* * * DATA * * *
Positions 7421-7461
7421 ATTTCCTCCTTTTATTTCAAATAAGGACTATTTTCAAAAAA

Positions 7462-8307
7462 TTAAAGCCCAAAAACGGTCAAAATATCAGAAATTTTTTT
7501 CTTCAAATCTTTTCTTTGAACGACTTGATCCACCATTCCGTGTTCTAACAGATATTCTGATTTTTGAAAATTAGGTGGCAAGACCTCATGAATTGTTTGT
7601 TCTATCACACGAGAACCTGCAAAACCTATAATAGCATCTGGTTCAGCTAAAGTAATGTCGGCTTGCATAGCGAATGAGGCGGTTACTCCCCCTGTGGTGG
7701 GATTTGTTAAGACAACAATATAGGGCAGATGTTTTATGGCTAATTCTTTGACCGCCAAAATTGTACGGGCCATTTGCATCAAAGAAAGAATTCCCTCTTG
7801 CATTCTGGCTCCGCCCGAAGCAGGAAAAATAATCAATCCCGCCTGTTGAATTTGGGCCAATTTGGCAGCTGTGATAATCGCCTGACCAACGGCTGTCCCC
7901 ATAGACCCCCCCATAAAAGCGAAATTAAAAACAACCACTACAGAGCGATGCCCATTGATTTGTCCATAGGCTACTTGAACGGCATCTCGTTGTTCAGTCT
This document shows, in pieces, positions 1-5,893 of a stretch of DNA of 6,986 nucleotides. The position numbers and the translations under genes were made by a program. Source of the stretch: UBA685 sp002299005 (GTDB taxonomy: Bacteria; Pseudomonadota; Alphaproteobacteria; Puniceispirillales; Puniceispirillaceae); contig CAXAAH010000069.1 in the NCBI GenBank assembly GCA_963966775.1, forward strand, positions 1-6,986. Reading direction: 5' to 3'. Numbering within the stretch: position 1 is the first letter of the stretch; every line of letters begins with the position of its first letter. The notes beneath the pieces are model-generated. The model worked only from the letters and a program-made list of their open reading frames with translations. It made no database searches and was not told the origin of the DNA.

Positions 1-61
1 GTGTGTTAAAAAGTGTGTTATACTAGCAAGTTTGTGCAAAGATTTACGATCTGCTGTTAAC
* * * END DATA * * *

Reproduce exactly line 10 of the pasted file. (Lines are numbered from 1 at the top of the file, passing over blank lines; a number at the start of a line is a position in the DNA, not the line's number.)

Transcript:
This document shows, in pieces, positions 1-5,893 of a stretch of DNA of 6,986 nucleotides. The position numbers and the translations under genes were made by a program. Source of the stretch: UBA685 sp002299005 (GTDB taxonomy: Bacteria; Pseudomonadota; Alphaproteobacteria; Puniceispirillales; Puniceispirillaceae); contig CAXAAH010000069.1 in the NCBI GenBank assembly GCA_963966775.1, forward strand, positions 1-6,986. Reading direction: 5' to 3'. Numbering within the stretch: position 1 is the first letter of the stretch; every line of letters begins with the position of its first letter. The notes beneath the pieces are model-generated. The model worked only from the letters and a program-made list of their open reading frames with translations. It made no database searches and was not told the origin of the DNA.